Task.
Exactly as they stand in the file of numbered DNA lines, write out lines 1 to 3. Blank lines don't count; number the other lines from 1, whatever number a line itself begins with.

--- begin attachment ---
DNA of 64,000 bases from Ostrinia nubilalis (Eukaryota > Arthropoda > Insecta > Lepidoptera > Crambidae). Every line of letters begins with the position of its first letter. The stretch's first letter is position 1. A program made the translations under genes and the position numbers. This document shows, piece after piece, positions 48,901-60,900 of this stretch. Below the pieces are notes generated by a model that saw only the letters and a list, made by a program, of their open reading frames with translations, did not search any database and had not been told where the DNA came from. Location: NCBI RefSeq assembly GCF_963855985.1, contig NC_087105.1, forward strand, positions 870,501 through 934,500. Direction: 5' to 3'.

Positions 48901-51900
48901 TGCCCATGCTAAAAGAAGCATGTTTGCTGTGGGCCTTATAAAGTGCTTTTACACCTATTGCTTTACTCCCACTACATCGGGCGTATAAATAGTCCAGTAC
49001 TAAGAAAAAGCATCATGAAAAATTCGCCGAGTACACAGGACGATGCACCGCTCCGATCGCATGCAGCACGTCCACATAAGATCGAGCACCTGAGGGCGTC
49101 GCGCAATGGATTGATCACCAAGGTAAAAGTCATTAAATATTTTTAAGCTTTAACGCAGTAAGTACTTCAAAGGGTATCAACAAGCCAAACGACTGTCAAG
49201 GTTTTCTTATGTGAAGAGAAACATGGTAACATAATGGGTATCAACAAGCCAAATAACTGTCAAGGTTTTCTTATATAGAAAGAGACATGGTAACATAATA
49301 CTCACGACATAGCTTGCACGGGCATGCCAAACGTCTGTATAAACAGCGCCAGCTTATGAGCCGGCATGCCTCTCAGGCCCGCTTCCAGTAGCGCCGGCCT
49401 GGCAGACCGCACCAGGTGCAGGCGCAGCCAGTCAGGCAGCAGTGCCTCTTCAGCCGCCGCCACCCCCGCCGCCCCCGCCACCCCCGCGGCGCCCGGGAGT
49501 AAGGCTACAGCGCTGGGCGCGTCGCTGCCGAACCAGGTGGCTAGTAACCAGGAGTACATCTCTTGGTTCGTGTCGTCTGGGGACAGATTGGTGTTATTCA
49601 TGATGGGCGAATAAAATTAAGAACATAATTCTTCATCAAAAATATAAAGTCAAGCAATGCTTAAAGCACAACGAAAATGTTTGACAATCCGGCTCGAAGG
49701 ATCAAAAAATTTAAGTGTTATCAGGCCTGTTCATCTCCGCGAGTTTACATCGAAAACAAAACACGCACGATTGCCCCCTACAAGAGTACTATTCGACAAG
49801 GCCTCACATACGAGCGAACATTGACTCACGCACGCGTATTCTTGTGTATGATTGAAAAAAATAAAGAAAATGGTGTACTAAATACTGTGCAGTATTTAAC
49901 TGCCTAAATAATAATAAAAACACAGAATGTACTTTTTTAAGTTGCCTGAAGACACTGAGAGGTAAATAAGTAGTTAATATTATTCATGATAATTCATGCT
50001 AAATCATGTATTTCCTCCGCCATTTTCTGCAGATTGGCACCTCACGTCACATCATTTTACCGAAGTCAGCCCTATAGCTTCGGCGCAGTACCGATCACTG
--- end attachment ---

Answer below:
DNA of 64,000 bases from Ostrinia nubilalis (Eukaryota > Arthropoda > Insecta > Lepidoptera > Crambidae). Every line of letters begins with the position of its first letter. The stretch's first letter is position 1. A program made the translations under genes and the position numbers. This document shows, piece after piece, positions 48,901-60,900 of this stretch. Below the pieces are notes generated by a model that saw only the letters and a list, made by a program, of their open reading frames with translations, did not search any database and had not been told where the DNA came from. Location: NCBI RefSeq assembly GCF_963855985.1, contig NC_087105.1, forward strand, positions 870,501 through 934,500. Direction: 5' to 3'.

Positions 48901-51900
48901 TGCCCATGCTAAAAGAAGCATGTTTGCTGTGGGCCTTATAAAGTGCTTTTACACCTATTGCTTTACTCCCACTACATCGGGCGTATAAATAGTCCAGTAC